The Reds are signing utilityman Chad Pinder to a minor league deal, reports Robert Murray of FanSided. The Ballengee Group client will be in big league camp as a non-roster invitee once the deal is finalized, tweets Mark Sheldon of MLB.com.
Pinder, 31 in March, joins the Reds after parts of seven seasons with the Athletics. A Competitive Balance Round B draftee in 2013, the Virginia Tech product got to the big leagues for the first time three years later. Pinder’s first couple seasons were productive, as he hit .248/.313/.447 with 28 home runs in 193 games as a part-time player between 2017-18.
The 2019 season saw him connect on 13 more homers in 370 trips to the plate, but his on-base percentage fell to .290. It has hovered in that range for the past few years, with the right-handed hitter only reaching the .300 OBP mark once in the past four seasons (exactly .300 in 2021). In a little more than 1000 plate appearances since 2019 began, he’s compiled a .239/.283/.402 line — offense that checks in 10 percentage points below league average by wRC+ after accounting for Oakland’s cavernous park.
Pinder narrowly set a career high in plate appearances last season, getting to the plate 379 times. He struggled to a .235/.269/.385 clip, striking out a career-worst 31.1% of the time while walking in only 3.7% of his trips. While he managed another 12 homers, he had the seventh-worst OBP among the 246 hitters with 350+ plate appearances.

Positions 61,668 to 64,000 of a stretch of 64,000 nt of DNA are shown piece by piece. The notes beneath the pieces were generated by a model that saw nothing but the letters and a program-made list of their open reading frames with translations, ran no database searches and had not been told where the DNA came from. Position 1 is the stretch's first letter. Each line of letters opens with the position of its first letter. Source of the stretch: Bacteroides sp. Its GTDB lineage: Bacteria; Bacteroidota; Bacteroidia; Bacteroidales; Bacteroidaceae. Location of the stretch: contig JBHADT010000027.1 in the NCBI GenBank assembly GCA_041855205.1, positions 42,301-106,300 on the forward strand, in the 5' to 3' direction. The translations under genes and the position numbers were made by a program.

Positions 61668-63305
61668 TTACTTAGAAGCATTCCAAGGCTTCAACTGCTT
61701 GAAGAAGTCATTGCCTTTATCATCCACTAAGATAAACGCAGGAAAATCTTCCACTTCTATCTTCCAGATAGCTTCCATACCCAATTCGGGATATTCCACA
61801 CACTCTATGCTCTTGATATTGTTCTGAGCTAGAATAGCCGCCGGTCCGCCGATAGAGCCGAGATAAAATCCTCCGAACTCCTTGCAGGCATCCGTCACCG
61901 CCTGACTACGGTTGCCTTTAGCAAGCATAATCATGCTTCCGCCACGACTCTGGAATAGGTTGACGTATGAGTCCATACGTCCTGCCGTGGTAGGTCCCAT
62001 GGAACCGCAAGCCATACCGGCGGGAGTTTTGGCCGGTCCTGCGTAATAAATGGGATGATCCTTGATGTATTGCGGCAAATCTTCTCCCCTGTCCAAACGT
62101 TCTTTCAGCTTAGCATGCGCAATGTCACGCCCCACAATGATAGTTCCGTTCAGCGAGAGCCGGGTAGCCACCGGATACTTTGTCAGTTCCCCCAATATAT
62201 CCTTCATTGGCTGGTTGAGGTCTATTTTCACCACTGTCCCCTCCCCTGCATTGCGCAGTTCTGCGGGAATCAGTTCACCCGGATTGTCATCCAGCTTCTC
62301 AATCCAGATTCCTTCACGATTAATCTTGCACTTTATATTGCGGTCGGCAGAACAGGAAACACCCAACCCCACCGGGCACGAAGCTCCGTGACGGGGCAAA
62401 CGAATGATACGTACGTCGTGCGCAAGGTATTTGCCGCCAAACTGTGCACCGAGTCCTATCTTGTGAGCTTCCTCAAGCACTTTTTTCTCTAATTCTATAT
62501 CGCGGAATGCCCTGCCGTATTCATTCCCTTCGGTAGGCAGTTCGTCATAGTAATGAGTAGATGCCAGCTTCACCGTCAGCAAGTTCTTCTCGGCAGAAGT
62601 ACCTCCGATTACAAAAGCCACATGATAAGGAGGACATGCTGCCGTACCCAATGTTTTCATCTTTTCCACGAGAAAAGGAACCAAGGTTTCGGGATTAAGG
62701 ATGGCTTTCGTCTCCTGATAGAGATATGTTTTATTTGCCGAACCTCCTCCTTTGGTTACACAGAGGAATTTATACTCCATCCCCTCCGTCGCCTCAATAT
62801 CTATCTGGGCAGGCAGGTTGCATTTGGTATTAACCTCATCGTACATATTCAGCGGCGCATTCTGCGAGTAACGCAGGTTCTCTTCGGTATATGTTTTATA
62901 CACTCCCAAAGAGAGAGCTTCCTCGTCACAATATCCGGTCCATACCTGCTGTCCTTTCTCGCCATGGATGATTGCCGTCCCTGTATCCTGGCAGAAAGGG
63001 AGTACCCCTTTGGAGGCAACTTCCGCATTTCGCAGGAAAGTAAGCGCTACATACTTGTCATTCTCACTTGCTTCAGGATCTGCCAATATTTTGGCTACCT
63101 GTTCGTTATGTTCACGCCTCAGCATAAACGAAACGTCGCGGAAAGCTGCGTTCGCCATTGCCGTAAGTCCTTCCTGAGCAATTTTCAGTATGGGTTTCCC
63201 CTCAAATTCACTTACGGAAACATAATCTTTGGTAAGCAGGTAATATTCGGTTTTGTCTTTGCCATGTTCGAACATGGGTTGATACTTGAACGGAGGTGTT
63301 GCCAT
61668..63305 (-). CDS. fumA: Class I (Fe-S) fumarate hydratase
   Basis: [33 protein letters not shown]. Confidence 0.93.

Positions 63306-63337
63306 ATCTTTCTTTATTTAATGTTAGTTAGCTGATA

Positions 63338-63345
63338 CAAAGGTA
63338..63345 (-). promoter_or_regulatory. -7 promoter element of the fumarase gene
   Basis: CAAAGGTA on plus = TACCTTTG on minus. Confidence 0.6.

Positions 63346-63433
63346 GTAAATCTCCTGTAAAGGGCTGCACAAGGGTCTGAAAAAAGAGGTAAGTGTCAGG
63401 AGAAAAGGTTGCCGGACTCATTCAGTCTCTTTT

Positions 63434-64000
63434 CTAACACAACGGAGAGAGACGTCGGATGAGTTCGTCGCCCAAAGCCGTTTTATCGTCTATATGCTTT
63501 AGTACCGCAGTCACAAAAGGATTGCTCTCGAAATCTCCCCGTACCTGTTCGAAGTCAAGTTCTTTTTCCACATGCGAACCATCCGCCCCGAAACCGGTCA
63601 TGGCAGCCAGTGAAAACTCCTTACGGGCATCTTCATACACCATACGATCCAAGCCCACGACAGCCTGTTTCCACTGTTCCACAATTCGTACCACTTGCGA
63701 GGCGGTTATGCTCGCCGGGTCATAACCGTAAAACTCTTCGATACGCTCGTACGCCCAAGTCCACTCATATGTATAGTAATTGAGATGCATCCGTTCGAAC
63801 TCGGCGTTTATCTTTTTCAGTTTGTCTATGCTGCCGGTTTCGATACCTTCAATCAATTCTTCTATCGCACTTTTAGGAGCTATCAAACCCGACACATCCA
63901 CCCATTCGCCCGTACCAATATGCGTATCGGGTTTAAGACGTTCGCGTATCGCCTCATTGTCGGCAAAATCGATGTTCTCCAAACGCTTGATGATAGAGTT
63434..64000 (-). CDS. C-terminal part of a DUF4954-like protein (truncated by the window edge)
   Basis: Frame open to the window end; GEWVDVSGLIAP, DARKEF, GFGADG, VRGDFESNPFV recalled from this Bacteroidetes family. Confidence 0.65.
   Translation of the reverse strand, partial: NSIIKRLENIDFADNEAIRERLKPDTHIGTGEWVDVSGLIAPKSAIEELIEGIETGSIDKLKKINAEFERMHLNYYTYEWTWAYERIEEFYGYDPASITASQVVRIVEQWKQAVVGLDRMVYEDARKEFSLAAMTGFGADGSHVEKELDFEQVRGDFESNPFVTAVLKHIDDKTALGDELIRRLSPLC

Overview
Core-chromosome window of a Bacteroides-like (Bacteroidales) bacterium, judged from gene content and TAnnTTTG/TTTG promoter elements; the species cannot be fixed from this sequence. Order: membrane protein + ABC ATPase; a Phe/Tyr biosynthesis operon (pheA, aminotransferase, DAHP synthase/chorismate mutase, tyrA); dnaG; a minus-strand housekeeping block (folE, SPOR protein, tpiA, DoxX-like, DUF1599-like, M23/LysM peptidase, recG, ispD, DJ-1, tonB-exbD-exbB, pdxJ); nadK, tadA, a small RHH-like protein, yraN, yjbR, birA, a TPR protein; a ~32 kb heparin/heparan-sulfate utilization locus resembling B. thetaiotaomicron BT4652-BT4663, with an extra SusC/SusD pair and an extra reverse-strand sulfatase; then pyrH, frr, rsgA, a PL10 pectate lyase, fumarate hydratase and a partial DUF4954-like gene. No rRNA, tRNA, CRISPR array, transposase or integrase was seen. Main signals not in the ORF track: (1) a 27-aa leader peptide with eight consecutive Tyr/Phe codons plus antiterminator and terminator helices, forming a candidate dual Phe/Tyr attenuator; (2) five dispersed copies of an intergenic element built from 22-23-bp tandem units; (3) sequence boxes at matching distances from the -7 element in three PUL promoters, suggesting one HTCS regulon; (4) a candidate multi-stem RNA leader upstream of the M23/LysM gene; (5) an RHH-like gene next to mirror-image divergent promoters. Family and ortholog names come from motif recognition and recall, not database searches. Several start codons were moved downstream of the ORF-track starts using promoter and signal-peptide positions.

It certainly wasn’t the kind of platform year Pinder was envisioning. Nevertheless, he’ll add some defensive flexibility and a potential platoon bat to David Bell’s bench in Cincinnati if he can crack the MLB roster. Pinder spent most of his 2022 innings in the corner outfield, but he has a fair bit of experience at each of second base, third base and shortstop. Public defensive metrics haven’t rated his infield work highly, though he’s gotten strong reviews for his corner outfield play.
He also has a solid offensive track record when holding the platoon advantage. Pinder has hit 31 homers in 756 career plate appearances against left-handed pitching, compiling a .264/.322/.456 line against southpaws overall. Even as his production has dipped over the past few years, he’s remained a solid power threat against left-handed arms. That would likely be magnified in Cincinnati’s Great American Ball Park, one of the sport’s most favorable venues for hitters.
With a career .225/.272/.388 mark in a bit less than 1000 plate appearances against righty pitching, Pinder is best deployed in a matchup capacity. He’d make for a potential platoon partner for lefty swingers like TJ Friedl, Jake Fraley and Joey Votto in the corner outfield/first base mix if he can reach the MLB roster. Cincinnati brought in Wil Myers via free agency and Nick Solak through trade to potentially play into that group as well. Catcher Tyler Stephenson seems likely to shoulder plenty of the designated hitter reps, with Pinder perhaps also offering some cover on the left side of the infield for presumptive starters Kevin Newman and Spencer Steer.